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You are what you eat– it's a saying that's always reminded us to be conscious about what we consume.
But as more genetically engineered foods hit grocery store shelves and a dearth of research into the effects of GMOs are published — consumers and environmentalists are finding that age-old saying increasingly disturbing.
GMOs are becoming a worldwide concern with several countries banning them altogether. These moves are making more people take a second look at what they're eating.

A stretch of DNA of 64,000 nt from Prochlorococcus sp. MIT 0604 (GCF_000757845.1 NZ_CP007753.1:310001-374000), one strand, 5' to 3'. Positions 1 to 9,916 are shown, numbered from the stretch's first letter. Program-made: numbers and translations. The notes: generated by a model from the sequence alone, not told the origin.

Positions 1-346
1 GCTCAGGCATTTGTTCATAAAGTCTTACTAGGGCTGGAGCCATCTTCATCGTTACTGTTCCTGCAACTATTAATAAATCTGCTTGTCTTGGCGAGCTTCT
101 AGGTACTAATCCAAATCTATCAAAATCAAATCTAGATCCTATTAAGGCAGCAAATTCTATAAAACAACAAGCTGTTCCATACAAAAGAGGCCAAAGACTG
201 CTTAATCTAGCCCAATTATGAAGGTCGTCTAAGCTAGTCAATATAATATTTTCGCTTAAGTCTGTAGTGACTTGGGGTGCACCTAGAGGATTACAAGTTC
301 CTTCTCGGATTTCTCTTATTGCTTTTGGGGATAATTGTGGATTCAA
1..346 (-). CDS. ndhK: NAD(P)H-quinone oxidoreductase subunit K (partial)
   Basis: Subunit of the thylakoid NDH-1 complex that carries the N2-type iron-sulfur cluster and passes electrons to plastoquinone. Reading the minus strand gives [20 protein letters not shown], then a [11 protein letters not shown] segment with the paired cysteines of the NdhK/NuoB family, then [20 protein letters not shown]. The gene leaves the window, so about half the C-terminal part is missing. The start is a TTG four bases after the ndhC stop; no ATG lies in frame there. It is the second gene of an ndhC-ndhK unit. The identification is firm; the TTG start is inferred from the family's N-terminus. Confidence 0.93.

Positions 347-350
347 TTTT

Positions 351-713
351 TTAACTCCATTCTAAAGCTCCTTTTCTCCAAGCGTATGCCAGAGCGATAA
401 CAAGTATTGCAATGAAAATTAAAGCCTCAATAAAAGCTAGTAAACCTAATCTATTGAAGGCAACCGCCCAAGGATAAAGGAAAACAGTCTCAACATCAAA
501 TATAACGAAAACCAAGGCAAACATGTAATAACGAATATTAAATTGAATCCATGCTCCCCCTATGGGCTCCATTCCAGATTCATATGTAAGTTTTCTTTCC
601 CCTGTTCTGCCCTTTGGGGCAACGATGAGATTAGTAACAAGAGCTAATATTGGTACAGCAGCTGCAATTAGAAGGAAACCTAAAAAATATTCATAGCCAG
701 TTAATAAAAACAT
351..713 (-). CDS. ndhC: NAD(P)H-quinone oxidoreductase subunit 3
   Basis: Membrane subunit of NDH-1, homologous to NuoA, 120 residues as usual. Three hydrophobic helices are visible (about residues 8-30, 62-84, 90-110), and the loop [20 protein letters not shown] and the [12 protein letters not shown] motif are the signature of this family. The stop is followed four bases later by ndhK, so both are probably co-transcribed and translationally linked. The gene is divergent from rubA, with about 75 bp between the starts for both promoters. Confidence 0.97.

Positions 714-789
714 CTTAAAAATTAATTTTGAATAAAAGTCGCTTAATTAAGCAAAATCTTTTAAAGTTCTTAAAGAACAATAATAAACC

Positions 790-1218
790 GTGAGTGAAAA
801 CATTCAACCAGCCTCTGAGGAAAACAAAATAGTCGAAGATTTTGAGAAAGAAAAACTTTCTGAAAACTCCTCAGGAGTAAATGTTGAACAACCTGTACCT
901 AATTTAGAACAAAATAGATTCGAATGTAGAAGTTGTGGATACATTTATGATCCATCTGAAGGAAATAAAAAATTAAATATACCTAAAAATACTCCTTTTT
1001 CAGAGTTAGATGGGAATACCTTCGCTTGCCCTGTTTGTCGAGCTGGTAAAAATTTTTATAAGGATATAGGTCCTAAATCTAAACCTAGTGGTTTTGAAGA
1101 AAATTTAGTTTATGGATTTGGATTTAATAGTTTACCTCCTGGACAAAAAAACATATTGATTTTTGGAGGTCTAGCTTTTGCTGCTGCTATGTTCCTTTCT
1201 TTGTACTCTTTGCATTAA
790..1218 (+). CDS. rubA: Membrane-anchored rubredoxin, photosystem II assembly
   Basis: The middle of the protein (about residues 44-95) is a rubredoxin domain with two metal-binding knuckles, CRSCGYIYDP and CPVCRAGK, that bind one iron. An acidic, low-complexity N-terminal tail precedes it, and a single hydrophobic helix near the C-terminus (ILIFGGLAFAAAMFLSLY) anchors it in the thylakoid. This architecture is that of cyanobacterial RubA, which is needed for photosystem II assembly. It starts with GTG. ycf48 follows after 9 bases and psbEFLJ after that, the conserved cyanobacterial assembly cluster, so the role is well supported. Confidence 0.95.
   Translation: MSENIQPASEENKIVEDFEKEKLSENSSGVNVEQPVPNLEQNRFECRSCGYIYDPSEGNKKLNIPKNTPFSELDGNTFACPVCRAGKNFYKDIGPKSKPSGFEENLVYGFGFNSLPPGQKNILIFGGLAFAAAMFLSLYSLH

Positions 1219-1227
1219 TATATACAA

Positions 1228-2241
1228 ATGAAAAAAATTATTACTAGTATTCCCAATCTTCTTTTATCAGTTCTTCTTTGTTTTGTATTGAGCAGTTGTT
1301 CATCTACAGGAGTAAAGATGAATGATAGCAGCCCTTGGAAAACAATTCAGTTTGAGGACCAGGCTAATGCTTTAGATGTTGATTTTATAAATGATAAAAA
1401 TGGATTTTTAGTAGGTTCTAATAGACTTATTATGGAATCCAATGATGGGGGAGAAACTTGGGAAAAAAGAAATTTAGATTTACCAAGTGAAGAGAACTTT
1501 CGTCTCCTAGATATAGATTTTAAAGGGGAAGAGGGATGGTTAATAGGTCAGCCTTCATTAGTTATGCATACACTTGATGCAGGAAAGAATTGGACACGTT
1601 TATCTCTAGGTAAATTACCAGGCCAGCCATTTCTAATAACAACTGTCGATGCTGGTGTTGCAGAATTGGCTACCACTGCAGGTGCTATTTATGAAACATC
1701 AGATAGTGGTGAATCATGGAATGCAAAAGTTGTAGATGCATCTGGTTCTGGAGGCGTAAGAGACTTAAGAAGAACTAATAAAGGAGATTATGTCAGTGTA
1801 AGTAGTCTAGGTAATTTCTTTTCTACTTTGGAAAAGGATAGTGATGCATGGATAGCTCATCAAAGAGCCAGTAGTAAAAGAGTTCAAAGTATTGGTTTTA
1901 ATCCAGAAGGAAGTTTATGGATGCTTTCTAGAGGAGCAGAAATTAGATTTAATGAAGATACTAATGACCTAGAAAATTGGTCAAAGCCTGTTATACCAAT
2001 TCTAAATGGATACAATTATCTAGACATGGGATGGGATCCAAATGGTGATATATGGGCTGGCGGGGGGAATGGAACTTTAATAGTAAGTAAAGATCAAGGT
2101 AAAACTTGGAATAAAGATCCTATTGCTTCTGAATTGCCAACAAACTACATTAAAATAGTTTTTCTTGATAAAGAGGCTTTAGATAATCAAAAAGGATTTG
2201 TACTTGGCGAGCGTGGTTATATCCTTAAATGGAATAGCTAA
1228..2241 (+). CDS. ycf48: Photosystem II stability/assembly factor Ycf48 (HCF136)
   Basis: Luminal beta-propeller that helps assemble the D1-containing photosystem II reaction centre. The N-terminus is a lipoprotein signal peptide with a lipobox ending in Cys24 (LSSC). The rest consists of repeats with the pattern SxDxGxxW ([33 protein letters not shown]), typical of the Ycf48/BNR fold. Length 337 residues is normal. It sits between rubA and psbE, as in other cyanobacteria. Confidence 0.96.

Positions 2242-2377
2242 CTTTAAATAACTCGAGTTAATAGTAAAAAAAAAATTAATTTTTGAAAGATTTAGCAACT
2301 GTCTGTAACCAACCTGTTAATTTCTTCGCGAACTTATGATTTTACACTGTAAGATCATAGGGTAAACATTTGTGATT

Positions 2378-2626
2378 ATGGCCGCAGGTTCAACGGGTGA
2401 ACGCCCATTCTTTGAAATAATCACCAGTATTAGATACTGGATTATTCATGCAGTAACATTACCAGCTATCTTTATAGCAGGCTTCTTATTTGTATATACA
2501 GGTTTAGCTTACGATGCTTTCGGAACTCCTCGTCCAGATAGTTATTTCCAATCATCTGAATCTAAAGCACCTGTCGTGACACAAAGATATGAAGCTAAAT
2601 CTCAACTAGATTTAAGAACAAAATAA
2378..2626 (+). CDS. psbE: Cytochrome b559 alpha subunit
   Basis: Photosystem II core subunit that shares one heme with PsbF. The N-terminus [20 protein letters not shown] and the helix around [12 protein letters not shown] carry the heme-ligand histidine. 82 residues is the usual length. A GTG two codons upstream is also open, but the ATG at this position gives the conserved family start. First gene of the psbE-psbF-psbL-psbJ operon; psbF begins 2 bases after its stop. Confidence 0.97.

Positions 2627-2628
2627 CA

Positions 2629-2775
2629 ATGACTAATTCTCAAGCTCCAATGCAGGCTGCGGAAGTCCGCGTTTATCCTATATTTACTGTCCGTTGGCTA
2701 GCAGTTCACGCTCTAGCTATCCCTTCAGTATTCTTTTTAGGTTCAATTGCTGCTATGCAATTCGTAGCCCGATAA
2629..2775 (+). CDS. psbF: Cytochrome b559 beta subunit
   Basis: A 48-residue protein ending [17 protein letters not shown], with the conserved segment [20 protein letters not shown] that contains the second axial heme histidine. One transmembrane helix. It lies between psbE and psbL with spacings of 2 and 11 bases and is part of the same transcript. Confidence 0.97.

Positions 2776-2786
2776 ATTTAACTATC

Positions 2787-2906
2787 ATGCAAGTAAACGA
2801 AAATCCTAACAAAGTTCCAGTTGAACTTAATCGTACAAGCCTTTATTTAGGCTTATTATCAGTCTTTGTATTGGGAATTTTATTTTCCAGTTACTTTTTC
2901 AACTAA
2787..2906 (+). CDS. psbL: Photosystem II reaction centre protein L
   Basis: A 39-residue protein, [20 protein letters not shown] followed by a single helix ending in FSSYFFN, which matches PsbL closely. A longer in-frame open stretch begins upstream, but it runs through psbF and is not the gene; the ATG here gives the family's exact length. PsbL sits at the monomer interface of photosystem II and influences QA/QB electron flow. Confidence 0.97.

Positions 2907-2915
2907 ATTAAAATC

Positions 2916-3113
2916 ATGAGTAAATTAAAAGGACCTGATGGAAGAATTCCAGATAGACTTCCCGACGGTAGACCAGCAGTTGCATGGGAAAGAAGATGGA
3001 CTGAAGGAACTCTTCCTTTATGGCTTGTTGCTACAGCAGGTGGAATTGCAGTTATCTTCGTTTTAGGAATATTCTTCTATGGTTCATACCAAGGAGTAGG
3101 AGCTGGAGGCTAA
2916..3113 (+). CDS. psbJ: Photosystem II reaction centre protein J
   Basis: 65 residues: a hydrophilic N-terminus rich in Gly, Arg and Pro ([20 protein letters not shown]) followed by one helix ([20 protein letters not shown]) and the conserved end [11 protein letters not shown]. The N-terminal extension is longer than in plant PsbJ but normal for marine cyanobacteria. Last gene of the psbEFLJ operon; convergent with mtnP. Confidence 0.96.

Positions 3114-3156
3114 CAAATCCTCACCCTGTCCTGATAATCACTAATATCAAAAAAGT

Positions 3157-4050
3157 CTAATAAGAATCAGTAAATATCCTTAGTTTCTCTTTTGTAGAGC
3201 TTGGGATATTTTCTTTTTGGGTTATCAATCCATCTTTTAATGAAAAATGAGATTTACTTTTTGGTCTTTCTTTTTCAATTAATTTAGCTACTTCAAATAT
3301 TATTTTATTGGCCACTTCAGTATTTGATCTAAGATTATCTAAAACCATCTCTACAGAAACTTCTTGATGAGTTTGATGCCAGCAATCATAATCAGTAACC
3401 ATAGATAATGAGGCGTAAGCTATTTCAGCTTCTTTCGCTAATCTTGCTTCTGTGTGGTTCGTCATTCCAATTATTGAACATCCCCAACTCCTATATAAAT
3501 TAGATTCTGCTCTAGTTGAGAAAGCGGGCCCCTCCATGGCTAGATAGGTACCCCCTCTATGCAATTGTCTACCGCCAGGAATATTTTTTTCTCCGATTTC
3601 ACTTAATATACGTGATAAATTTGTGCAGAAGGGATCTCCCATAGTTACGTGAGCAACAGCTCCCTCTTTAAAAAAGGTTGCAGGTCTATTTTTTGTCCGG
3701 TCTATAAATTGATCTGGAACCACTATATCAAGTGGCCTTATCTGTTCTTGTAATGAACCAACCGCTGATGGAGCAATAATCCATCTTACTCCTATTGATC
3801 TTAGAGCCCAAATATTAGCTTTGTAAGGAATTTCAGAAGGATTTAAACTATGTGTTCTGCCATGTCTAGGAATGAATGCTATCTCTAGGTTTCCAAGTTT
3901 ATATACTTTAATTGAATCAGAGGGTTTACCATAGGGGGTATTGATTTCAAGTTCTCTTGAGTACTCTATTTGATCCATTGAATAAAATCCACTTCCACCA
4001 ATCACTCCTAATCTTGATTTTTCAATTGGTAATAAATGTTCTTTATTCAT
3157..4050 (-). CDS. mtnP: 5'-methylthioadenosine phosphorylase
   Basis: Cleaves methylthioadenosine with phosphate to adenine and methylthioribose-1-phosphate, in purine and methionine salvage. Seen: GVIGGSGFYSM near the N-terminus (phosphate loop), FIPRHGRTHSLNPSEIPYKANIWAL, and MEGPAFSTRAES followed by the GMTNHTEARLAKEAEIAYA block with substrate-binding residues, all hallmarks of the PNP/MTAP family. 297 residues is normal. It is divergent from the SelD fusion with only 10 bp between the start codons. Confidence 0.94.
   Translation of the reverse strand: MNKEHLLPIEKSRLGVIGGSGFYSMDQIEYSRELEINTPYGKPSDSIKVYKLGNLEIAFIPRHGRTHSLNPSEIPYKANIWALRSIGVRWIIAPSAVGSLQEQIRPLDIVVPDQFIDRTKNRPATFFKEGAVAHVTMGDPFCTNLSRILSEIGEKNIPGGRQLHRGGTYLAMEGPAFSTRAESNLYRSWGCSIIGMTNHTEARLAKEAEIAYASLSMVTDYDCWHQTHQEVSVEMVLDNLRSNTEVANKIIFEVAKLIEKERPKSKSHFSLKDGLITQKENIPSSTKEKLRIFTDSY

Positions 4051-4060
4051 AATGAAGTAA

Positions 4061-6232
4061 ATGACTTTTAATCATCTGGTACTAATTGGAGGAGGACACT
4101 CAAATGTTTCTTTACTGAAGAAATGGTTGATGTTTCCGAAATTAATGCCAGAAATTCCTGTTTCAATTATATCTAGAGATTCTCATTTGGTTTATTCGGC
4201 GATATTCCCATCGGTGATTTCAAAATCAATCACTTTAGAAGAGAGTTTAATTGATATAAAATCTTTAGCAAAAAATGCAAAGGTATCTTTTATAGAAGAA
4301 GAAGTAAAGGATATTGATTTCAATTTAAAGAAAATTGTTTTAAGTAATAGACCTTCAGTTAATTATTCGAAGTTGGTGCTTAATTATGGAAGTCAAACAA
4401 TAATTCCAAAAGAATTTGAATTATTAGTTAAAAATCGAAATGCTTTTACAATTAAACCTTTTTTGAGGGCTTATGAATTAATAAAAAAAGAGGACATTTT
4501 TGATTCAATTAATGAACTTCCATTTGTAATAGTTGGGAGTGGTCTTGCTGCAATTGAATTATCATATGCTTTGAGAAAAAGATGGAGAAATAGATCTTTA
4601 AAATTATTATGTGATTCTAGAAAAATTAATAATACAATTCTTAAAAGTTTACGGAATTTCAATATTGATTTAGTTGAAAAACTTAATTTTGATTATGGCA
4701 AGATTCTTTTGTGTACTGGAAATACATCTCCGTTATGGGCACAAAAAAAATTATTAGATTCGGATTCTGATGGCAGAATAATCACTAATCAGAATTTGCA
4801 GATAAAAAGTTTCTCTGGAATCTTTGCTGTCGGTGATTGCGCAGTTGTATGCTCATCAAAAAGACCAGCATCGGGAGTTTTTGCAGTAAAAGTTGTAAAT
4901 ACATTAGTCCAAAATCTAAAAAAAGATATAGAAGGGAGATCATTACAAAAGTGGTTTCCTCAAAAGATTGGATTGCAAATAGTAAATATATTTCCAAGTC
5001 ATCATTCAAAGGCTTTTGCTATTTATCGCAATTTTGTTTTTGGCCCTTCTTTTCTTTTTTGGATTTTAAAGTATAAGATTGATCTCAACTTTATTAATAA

Indeed, taking a gene from a soil bacterium (Bacillus thuringiensis – Bt) that produces a natural pesticide and injecting that gene into the DNA of a soy plant, is hardly Mother Nature’s way of hybridising plants. But does that have anything to do with whether it’s actually risky? No. Scientifically, whether something is a risk depends on whether it is physically hazardous, in what ways and at what dose, and whether we’re exposed, at what age and how often. A radioactive particle in your lungs can cause cancer whether the particle came from the natural breakdown of uranium in the soil, which produces natural radon gas, or from a nuclear power plant accident. But risk perception research has found that natural risks don’t feel as scary as the the equivalent man-made risks.
Please Read this Article at NaturalBlaze.com